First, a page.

Is your logo really a logo?

I rarely frequent Facebook or any other social media platform nowadays. I realized that it just meant time I’d never get back and time is something I don’t have a limitless supply of.

However, when I used to hang out in various online business and entrepreneur groups, a common theme was someone asking for opinions on their new logo or to vote on several different logo designs their “graphic designer” had supplied them.

I added the quotes around graphic designer as the internet seems full of people who have given themselves the title with no training or skills to support it.

It’s like me saying I’m a brain surgeon because I’ve got a hacksaw and a box cutter and I can point to the location of the brain on a diagram of the human body.

Obviously, that’s a flawed analogy as a “graphic designer” isn’t going to cause catastrophic and most likely fatal damage within just a few well-intentioned minutes.

They may do enough damage in the long term to undermine your business though, perhaps even to a fatal extent. In another post, I’ve talked about a question you can ask a graphic designer to assess whether they really are qualified to assume the title.

You can’t judge a book by its cover

The saying tells us we can’t judge a book by its cover, but it doesn’t stop us doing exactly that.

A logo may be part of the first impressions that potential customers form about a business. If it looks poor or isn’t fit for purpose as a logo, it may mean a potential customer never becomes more than that.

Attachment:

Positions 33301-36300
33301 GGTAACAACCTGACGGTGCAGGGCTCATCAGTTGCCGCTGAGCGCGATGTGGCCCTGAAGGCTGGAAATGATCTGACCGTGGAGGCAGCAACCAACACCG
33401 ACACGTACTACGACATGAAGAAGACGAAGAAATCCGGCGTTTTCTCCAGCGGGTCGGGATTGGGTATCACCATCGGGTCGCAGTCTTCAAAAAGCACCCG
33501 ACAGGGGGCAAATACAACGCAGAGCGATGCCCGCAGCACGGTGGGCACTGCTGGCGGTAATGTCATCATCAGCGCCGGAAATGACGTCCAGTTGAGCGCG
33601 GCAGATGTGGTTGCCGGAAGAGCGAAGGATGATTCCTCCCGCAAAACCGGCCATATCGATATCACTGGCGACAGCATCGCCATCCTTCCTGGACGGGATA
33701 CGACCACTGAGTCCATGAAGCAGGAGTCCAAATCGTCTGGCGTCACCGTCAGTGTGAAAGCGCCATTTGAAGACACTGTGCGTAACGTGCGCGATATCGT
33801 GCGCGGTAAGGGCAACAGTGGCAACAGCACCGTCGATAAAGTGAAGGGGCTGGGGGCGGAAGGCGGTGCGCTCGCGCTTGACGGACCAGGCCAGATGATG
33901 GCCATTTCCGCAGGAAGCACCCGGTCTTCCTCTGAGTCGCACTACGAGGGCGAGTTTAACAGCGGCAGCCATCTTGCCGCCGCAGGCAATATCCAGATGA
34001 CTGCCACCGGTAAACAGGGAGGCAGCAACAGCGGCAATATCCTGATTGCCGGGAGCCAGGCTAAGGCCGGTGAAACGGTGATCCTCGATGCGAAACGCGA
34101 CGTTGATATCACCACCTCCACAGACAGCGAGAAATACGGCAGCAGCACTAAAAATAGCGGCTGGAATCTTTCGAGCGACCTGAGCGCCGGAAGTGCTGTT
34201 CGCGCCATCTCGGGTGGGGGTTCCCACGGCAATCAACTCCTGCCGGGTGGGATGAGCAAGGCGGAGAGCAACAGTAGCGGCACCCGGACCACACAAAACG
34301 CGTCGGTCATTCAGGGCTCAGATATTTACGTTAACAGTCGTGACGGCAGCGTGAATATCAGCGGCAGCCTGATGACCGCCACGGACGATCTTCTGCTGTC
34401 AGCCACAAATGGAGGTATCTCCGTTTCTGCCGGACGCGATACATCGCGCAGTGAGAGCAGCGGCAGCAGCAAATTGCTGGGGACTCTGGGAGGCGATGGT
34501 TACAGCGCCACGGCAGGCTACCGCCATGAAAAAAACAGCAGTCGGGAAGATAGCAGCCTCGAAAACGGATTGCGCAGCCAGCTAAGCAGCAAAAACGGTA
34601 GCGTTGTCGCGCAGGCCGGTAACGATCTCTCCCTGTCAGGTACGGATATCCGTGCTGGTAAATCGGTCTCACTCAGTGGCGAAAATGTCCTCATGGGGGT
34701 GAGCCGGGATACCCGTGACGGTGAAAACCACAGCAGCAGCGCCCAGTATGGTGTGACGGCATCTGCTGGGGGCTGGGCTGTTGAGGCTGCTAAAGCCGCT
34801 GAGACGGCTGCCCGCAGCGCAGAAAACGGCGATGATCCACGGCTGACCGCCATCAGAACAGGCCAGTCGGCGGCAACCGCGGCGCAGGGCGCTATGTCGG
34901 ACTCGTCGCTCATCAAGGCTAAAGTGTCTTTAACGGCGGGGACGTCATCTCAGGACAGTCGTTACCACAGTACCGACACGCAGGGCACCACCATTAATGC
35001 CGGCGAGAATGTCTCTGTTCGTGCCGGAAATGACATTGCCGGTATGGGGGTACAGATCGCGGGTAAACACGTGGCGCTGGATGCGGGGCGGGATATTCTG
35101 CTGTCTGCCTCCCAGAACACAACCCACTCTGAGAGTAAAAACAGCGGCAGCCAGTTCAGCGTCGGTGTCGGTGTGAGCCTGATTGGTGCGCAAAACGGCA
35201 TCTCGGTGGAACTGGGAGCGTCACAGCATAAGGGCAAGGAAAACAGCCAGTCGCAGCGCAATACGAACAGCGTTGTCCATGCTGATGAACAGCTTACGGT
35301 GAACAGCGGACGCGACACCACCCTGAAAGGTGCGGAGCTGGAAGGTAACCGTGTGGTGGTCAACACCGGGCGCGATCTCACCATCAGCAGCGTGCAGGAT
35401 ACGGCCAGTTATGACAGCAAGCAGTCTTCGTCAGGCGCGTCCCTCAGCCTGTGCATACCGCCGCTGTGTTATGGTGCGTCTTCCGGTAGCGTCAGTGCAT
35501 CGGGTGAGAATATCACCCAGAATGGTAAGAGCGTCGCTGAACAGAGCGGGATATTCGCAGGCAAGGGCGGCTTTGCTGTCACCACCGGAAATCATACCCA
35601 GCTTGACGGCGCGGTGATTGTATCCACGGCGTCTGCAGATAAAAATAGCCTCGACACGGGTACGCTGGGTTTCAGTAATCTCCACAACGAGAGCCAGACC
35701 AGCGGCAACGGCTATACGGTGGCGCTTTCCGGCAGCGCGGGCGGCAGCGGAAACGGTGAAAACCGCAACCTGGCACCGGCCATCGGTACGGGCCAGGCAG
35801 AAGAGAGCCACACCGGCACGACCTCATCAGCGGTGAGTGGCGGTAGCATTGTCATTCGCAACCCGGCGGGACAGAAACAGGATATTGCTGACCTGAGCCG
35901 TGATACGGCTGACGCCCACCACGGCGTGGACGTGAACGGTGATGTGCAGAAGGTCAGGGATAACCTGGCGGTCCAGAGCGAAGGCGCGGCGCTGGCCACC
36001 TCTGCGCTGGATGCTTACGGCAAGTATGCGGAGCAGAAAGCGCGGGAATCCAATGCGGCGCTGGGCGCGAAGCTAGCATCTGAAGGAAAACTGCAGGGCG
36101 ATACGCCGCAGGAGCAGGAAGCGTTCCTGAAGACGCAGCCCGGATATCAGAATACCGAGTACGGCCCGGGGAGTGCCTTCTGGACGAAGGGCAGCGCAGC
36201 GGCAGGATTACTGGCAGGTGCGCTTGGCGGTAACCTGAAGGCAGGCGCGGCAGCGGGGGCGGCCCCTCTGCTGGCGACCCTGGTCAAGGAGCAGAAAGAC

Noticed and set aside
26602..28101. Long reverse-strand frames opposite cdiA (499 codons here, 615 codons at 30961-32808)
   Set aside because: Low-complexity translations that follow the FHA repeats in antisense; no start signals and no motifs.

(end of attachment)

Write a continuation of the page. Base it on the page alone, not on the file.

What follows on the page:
By fit for purpose, I mean having the flexibility to work in all sorts of different circumstances. That means being suitable for light and dark backgrounds, being available in different formats for different shapes and also able to work at different sizes.

I explain this in more detail, including the differences between logotypes and logomarks, in The 20 Minute Logo post.

What I often used to see in various Facebook posts was that a “graphic designer” had created a “logo” (there’s the quotes again) that would only ever work in the one format.

Put it against a dark background and it quickly becomes a mess.

Need to use it in a square or vertical space and it can’t adapt, leaving lots of wasted space aorund.

Want to use it at a small size, such as an avatar image on Facebook or Twitter, and it becomes illegible at the small size, while also failing to adapt to the circular space.

A quick example

While I’d love to demonstrate some poor examples of “logo” design, I don’t want to be using this as an opportunity to embarrass or call anyone out. Plus I’ve not been on Facebook for about a year, so haven’t seen many suitable examples recently.

Instead I’ll try and illustrate it with a design sheet for another of my sites. I don’t claim to be a great logo designer, but I know enough to do a passable job.

This is the logo design for a site called Ringo Lingo, that shares tool with English language learners.

The design may not be to your taste (it’s intended for teenage users), but it should show how the logo has been developed to be suitable for use in many different circumstances. That’s the flexibility a logo needs to offer you.

If it doesn’t, every time you use it to present your business, it’s going to be compromising you and your business in the eyes of potential clients.